EGU General Assembly 2020
© Author(s) 2020. This work is distributed under
the Creative Commons Attribution 4.0 License.

Extensive fires in southeastern Siberian permafrost linked to preceding Arctic Oscillation

Jin-Soo Kim1,5, Jong-Seong Kug2, Su-Jong Jeong3, Hotaek Park4, and Gabriela Schaepman-Strub5
Jin-Soo Kim et al.
  • 1University of Edinburgh, School of GeoSciences, Edinburgh, United Kingdom of Great Britain and Northern Ireland (
  • 2Division of Environmental Science and Engineering, Pohang University of Science and Technology (POSTECH), South Korea
  • 3Department of Environmental Planning, Graduate School of Environmental Studies, Seoul National University, South Korea
  • 4Institute of Arctic Climate and Environmental Research, Japan Agency for Marine-Earth Science and Technology (JAMSTEC), Japan
  • 5Department of Evolutionary Biology and Environmental Studies, University of Zurich, Switzerland

Terrestrial Arctic is a critical region for positive carbon-climate feedback because of the release of considerable organic carbon from the permafrost buried in the soil. Fires rapidly transfer carbon to the atmosphere. Thus, carbon release through boreal fires could considerably accelerate Arctic warming; however, boreal fire occurrence mechanisms and dynamics remain largely unknown. Here, we analyze fire activity and relevant large-scale atmospheric conditions over southeastern Siberia, which has the largest burned area fraction in the circumboreal and high-level carbon emissions due to high-density peatlands. It is found that the annual burned area increased when a positive Arctic Oscillation (AO) takes place in early months of the year, despite peak fire season occurring 1 to 2 months later. A local high-pressure system linked to the AO drives a high-temperature anomaly in late winter, causing premature snowmelt. This causes earlier ground surface exposure and drier ground in spring due to enhanced evaporation, promoting fire spreading. Recently, southeastern Siberia has experienced warming and snow retreat; therefore, southeastern Siberia requires appropriate fire management strategies to prevent massive carbon release and accelerated global warming.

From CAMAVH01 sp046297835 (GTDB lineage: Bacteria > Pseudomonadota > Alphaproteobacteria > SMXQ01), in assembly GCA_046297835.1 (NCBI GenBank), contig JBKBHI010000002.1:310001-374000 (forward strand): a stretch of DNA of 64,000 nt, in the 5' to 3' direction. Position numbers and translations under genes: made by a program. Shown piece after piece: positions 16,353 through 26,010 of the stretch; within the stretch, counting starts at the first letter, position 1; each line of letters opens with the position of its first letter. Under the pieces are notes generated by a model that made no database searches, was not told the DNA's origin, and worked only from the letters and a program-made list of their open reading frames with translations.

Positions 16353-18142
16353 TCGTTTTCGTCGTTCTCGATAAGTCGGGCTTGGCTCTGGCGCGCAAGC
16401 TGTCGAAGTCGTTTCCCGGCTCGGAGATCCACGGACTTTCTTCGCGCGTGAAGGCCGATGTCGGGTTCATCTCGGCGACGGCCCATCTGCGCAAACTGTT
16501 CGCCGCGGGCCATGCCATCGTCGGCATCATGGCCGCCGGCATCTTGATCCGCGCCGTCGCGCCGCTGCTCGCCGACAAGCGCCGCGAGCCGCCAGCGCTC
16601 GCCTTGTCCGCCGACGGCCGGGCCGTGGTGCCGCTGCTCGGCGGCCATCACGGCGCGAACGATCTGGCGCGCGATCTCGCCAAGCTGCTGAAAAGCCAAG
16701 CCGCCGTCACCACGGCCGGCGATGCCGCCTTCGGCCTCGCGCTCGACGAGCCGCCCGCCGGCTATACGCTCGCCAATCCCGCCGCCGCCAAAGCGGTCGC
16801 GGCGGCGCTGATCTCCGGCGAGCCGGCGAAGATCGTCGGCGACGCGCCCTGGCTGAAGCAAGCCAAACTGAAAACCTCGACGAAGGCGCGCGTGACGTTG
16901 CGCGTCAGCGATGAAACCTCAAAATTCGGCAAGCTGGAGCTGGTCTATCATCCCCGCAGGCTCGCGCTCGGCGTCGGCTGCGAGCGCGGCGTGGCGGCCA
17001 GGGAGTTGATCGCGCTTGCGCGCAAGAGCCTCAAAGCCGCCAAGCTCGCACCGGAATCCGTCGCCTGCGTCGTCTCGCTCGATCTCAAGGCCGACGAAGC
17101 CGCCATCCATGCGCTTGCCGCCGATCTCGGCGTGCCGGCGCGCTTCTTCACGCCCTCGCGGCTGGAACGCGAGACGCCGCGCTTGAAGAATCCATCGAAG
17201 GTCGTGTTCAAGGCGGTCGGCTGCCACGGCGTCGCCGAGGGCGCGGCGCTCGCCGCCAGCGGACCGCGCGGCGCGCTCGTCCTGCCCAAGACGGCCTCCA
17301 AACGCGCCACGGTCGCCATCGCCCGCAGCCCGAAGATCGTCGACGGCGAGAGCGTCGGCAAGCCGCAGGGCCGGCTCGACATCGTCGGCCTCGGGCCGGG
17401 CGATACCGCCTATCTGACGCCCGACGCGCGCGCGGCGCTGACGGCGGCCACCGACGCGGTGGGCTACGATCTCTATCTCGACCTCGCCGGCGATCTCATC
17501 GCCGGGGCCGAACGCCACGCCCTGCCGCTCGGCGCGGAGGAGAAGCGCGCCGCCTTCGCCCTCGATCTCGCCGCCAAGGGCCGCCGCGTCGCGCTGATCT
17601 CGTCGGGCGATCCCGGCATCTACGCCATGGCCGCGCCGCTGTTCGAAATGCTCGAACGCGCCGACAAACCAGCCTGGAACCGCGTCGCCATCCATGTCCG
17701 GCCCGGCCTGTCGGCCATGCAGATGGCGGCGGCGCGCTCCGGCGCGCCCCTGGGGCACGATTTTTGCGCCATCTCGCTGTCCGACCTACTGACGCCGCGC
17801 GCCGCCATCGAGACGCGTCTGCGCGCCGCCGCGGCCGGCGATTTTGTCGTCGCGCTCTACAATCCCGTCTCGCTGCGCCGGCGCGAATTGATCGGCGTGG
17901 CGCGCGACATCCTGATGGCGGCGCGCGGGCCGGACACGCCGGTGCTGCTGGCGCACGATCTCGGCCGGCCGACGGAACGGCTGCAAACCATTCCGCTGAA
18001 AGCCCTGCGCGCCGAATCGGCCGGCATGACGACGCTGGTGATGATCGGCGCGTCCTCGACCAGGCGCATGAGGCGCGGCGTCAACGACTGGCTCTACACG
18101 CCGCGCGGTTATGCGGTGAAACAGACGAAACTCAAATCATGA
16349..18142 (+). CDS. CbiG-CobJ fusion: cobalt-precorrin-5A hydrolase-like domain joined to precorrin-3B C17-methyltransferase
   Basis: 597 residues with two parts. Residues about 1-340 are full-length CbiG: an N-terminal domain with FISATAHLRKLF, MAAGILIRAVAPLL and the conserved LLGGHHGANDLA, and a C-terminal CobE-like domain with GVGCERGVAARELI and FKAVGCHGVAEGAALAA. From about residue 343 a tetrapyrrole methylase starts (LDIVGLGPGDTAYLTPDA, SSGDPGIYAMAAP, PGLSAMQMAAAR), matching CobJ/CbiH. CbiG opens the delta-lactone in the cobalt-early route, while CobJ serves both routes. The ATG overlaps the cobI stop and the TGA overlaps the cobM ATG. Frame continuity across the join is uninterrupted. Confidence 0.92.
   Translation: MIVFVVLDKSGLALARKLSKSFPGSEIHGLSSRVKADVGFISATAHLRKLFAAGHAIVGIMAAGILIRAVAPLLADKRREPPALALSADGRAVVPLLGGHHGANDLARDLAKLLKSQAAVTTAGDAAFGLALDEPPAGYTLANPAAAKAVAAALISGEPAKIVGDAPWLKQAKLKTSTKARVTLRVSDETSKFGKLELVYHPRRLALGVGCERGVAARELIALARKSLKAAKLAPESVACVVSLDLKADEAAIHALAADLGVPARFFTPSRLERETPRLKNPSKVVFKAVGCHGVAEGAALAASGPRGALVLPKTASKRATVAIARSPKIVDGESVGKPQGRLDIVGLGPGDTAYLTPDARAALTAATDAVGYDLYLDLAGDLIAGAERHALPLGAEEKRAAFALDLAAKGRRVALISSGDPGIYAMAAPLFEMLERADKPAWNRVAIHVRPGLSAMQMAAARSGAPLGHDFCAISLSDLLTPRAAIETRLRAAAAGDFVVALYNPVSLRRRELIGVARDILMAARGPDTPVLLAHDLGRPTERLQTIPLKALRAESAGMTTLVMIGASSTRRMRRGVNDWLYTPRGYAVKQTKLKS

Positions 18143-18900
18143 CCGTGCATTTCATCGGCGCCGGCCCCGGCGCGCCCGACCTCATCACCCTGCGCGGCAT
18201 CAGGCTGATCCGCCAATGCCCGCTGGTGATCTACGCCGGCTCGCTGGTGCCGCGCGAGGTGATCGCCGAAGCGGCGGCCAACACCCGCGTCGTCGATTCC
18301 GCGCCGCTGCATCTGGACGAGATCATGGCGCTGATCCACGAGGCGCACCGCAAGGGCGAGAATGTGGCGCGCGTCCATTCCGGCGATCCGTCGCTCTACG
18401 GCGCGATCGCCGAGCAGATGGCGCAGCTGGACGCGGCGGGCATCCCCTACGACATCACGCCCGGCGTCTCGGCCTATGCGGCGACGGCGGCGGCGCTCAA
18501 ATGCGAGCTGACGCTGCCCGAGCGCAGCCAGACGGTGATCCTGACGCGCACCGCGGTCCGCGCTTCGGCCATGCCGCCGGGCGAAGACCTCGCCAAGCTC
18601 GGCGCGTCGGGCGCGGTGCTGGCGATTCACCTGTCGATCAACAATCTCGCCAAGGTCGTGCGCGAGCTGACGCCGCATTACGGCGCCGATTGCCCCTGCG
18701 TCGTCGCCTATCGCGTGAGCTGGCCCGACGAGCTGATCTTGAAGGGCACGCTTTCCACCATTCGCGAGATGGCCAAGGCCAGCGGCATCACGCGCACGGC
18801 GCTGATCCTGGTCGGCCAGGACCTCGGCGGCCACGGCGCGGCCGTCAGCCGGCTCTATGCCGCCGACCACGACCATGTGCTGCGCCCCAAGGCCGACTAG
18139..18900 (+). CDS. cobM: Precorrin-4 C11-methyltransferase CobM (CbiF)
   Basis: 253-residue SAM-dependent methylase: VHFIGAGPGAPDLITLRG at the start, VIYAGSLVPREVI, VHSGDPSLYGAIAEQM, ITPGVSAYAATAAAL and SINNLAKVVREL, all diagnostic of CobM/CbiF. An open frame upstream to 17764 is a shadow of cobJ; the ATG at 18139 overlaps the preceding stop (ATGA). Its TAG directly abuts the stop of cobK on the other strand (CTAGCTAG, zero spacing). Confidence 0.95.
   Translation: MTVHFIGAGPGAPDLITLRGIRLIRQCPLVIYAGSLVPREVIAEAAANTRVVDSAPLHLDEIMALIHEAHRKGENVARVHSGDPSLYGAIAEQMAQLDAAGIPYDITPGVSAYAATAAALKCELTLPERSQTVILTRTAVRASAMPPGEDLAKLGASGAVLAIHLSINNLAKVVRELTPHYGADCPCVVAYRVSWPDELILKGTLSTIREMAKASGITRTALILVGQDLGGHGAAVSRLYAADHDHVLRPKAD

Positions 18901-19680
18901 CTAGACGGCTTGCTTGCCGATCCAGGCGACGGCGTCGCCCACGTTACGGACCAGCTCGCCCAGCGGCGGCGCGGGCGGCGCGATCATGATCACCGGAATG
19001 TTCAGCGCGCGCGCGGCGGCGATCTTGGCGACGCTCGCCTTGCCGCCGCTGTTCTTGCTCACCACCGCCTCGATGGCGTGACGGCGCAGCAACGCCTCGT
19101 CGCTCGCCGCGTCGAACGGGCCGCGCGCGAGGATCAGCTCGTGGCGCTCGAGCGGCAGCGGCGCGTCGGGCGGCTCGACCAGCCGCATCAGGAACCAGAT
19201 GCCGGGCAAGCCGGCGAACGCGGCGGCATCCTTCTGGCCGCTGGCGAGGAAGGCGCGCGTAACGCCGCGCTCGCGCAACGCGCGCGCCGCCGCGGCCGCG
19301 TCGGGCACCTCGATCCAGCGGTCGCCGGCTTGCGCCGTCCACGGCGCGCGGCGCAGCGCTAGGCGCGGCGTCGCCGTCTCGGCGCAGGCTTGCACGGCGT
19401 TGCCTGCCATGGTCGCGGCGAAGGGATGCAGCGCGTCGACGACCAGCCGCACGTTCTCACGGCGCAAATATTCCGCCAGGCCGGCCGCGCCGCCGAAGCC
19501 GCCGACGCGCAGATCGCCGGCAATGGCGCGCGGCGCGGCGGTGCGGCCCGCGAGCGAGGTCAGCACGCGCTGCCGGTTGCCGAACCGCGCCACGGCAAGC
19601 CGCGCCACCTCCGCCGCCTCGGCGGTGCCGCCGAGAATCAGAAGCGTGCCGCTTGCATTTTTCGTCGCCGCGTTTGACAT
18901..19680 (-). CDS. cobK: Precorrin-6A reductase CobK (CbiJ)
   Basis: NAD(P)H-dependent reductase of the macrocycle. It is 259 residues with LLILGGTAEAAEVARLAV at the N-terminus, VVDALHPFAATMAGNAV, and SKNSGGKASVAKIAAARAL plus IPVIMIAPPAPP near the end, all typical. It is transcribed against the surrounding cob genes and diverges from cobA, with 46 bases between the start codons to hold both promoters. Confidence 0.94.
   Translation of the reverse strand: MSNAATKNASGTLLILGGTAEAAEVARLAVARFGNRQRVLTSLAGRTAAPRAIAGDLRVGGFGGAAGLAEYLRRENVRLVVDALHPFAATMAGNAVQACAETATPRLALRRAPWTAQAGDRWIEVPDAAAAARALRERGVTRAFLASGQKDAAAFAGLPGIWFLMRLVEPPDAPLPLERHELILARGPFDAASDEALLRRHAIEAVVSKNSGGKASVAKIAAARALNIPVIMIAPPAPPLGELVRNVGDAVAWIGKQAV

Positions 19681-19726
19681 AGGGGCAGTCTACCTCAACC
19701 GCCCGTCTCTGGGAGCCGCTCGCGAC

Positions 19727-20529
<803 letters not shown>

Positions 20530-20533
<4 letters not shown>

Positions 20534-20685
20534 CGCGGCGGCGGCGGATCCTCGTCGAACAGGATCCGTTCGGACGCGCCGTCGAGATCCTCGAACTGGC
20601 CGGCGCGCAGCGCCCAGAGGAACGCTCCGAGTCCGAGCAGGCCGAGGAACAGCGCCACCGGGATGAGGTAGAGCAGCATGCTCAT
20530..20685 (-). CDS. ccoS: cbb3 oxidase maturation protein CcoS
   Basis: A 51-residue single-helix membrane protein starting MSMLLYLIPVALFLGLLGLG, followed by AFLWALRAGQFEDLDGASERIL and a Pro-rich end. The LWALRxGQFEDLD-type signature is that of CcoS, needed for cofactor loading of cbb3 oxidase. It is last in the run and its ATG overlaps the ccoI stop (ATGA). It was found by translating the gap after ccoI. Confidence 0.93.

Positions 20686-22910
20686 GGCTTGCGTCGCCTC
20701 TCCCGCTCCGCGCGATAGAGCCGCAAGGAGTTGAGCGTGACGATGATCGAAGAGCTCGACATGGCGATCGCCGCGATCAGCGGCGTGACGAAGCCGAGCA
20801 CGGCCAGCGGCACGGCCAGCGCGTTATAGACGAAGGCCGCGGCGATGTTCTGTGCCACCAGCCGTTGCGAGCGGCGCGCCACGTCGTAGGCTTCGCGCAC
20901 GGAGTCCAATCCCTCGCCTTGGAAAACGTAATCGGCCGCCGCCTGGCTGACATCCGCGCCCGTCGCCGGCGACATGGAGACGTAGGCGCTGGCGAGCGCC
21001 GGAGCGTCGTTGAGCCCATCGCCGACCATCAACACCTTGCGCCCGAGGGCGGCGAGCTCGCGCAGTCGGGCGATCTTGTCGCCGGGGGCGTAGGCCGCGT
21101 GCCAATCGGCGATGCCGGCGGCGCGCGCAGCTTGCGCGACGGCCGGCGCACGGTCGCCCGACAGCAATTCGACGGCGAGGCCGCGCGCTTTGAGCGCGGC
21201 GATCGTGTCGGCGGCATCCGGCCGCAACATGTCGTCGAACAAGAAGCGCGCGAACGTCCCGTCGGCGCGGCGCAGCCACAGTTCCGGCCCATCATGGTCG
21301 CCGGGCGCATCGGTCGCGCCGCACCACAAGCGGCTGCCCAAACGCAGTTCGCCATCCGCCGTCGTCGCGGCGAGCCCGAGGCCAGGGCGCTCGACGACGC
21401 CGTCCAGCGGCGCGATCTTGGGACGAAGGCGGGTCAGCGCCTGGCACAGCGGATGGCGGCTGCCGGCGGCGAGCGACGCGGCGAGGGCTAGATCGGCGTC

How to cite: Kim, J.-S., Kug, J.-S., Jeong, S.-J., Park, H., and Schaepman-Strub, G.: Extensive fires in southeastern Siberian permafrost linked to preceding Arctic Oscillation, EGU General Assembly 2020, Online, 4–8 May 2020, EGU2020-6502,, 2020

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